Associational Life a Space to Enliven

Associational Life a Space to Enliven

The future of our well-being depends on our making visible and supporting associational life: John McKnight

A Canadian Institute for Advanced Research (CIFAR) study released last week reports that belonging to multiple groups contributes more to personal self-esteem than having a large network of friends. This is particularly the case when groups provide a basis for social identity, that is, when they are considered by people to contribute to their sense of who they are.

One of the authors’ key points is that groups provide “self-esteem-boosting” benefits that interpersonal ties alone may not; namely, meaning, connection, support and a sense of control over our lives. “Groups often have rich value and belief systems, and when we identify with groups, these can provide a lens through which we see the world,” lead author Jolanda Jetten states in a press release.

  “As governments cut budgets, not-for-profits reduce programs and businesses contract, the need for an alternative source of production becomes clear."
— John McKnight
   

The research touches on a point — essentially the value of associational life — that author John McKnight explores in-depth in a paper, The Four-Legged Stool. John proposes that associational life, which he describes as groups of citizens pulled together through common consent around a shared concern or interest, is the “fourth leg” of society, the other three being business, government and not-for-profits.

John makes a profound point that through associational life citizens take power by making power through community action. Some unique and core contributions of associations as identified by John include that they:

  1. Not only provide daily caring support, but also have unique capacities to respond in times of great stress and crisis
  2. Provide a collective form of problem-solving
  3. Offer solutions that provide a valuable counterbalance or alternative to the narrow world of technical answers
  4. Provide citizens one of the two means by which they can use their political power in a democracy — the other being voting
  5. Proliferate to incorporate people of all conditions, capacities and interests
  6. Multiply the space for leadership as associations proliferate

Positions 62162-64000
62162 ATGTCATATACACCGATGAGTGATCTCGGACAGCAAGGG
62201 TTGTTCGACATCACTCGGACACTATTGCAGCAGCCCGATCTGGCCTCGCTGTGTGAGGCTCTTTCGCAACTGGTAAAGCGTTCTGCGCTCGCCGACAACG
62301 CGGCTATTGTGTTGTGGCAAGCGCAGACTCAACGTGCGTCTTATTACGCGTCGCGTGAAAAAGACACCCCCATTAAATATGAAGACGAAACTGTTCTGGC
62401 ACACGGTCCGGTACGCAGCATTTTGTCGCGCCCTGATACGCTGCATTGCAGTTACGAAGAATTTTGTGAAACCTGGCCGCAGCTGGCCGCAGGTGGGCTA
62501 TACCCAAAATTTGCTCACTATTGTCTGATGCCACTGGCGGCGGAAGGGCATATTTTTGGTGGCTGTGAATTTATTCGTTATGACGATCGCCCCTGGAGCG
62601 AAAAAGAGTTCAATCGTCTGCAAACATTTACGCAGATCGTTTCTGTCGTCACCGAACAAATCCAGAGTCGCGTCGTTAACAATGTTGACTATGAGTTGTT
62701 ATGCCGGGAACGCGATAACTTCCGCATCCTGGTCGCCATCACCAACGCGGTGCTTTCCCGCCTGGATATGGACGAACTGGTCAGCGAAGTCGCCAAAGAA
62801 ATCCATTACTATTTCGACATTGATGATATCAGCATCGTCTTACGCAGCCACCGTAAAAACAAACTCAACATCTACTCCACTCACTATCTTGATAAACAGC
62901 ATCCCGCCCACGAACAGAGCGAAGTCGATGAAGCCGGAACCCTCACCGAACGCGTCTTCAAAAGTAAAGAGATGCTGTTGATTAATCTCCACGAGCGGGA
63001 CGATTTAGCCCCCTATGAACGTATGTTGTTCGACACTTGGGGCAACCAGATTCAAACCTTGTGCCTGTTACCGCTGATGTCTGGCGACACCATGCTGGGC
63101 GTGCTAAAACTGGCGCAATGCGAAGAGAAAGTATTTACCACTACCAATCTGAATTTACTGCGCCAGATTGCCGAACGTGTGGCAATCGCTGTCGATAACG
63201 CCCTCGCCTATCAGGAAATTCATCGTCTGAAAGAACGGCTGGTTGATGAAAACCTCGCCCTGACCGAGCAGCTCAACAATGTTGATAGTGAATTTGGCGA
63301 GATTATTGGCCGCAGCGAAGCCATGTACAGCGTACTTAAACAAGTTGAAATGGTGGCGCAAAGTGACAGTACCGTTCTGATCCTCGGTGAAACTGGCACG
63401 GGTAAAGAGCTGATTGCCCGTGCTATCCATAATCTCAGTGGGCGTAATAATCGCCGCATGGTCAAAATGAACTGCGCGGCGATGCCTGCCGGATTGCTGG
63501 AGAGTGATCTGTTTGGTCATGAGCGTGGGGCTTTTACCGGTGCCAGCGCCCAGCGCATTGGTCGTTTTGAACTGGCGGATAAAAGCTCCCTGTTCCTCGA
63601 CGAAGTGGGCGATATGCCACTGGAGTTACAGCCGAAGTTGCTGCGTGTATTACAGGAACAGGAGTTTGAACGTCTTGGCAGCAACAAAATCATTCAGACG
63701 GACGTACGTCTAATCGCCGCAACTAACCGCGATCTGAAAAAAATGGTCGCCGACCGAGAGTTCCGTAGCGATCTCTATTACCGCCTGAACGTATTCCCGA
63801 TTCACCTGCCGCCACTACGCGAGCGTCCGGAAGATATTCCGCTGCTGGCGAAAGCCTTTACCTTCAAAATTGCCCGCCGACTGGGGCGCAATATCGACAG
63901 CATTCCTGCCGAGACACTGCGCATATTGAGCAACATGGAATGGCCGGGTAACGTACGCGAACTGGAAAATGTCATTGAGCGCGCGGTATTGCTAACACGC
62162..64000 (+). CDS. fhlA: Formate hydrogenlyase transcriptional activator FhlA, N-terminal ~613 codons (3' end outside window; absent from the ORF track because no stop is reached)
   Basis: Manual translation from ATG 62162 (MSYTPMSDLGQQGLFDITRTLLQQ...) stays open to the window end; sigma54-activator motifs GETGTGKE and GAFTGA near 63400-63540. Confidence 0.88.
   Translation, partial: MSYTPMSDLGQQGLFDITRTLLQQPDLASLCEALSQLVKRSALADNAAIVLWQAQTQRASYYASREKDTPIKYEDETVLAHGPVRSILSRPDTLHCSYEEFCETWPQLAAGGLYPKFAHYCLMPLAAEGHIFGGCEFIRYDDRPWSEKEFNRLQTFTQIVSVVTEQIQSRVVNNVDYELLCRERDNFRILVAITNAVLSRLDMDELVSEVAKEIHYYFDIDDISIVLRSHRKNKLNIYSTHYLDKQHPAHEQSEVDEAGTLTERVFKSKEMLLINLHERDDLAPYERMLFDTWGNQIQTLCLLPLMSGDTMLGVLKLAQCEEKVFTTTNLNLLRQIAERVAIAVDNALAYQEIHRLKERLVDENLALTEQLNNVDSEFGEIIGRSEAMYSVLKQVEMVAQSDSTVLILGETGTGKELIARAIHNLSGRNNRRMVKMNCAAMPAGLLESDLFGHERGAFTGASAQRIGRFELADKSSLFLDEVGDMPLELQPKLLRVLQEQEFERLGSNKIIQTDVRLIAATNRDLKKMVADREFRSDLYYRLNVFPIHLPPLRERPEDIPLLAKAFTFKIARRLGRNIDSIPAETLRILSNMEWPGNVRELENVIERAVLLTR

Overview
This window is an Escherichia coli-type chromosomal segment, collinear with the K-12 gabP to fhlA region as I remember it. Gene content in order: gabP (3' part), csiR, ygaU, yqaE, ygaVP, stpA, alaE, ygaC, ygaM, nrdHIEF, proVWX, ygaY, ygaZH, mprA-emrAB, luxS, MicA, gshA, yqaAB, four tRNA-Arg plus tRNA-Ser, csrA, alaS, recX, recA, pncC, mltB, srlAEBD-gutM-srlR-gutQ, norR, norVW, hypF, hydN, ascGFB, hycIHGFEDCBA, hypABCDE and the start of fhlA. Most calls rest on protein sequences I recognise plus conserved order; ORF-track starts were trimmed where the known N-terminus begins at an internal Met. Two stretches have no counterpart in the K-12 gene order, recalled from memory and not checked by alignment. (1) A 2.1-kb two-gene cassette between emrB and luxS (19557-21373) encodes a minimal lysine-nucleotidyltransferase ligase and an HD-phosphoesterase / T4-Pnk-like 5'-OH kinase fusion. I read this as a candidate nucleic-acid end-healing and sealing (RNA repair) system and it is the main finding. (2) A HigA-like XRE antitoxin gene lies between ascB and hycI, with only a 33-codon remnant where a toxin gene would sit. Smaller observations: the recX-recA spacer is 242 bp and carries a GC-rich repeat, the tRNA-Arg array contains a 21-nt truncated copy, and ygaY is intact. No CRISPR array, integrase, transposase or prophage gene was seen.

7. Provide a vital mediating function in societies dominated by institutions
  8. Provide the basic context for the formation and expression of citizen opinion and values
  9. Act as the seedbed from which more formalized systems grow.

The notion of associational life offers a way to think about the Peterborough Dialogues experience that Axiom News has introduced in our hometown. The dialogues are centred on people coming together through common consent around a broad shared interest, namely the thriving of our community.
 
“I’m incredibly drawn to the energy in associational life,” Axiom News founder and CEO Peter Pula says. “As we’ve waded into the Peterborough Dialogues the liberation of working directly with citizens, and breaking free from the constraints of institutional forces, has been amazing.”

John makes the case that the need for associational life has become vivid. “Our focus on the three institutional legs (government, business and not-for-profits) has obscured the presence and vitality of the fourth,” he writes.

“As governments cut budgets, not-for-profits reduce programs and businesses contract, the need for an alternative source of production becomes clear.

“Therefore, the future of our well-being depends on our making visible and supporting associational life.”

Based on this latest CIFAR report, John’s document and our own experiences, we see growing reason to learn more about associational life and how to enliven it, for our personal, community and economic well-being.

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